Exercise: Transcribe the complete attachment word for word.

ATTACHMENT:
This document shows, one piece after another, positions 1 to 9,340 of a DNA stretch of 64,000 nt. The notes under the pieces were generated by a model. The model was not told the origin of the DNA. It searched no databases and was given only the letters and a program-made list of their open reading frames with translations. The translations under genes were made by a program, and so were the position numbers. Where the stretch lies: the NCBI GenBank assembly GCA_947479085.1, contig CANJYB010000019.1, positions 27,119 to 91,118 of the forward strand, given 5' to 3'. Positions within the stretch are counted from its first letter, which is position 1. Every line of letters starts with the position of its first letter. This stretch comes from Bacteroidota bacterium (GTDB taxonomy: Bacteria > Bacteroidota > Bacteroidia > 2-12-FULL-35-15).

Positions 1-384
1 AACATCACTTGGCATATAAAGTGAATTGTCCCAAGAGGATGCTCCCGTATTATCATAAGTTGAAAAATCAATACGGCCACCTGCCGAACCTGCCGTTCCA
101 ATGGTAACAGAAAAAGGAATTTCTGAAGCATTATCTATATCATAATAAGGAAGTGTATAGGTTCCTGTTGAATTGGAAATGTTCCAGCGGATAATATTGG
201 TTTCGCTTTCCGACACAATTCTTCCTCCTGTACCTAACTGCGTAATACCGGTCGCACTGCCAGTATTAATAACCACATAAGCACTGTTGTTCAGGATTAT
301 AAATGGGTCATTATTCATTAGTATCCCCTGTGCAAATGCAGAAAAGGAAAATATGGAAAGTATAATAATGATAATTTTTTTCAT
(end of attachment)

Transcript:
This document shows, one piece after another, positions 1 to 9,340 of a DNA stretch of 64,000 nt. The notes under the pieces were generated by a model. The model was not told the origin of the DNA. It searched no databases and was given only the letters and a program-made list of their open reading frames with translations. The translations under genes were made by a program, and so were the position numbers. Where the stretch lies: the NCBI GenBank assembly GCA_947479085.1, contig CANJYB010000019.1, positions 27,119 to 91,118 of the forward strand, given 5' to 3'. Positions within the stretch are counted from its first letter, which is position 1. Every line of letters starts with the position of its first letter. This stretch comes from Bacteroidota bacterium (GTDB taxonomy: Bacteria > Bacteroidota > Bacteroidia > 2-12-FULL-35-15).

Positions 1-384
1 AACATCACTTGGCATATAAAGTGAATTGTCCCAAGAGGATGCTCCCGTATTATCATAAGTTGAAAAATCAATACGGCCACCTGCCGAACCTGCCGTTCCA
101 ATGGTAACAGAAAAAGGAATTTCTGAAGCATTATCTATATCATAATAAGGAAGTGTATAGGTTCCTGTTGAATTGGAAATGTTCCAGCGGATAATATTGG
201 TTTCGCTTTCCGACACAATTCTTCCTCCTGTACCTAACTGCGTAATACCGGTCGCACTGCCAGTATTAATAACCACATAAGCACTGTTGTTCAGGATTAT
301 AAATGGGTCATTATTCATTAGTATCCCCTGTGCAAATGCAGAAAAGGAAAATATGGAAAGTATAATAATGATAATTTTTTTCAT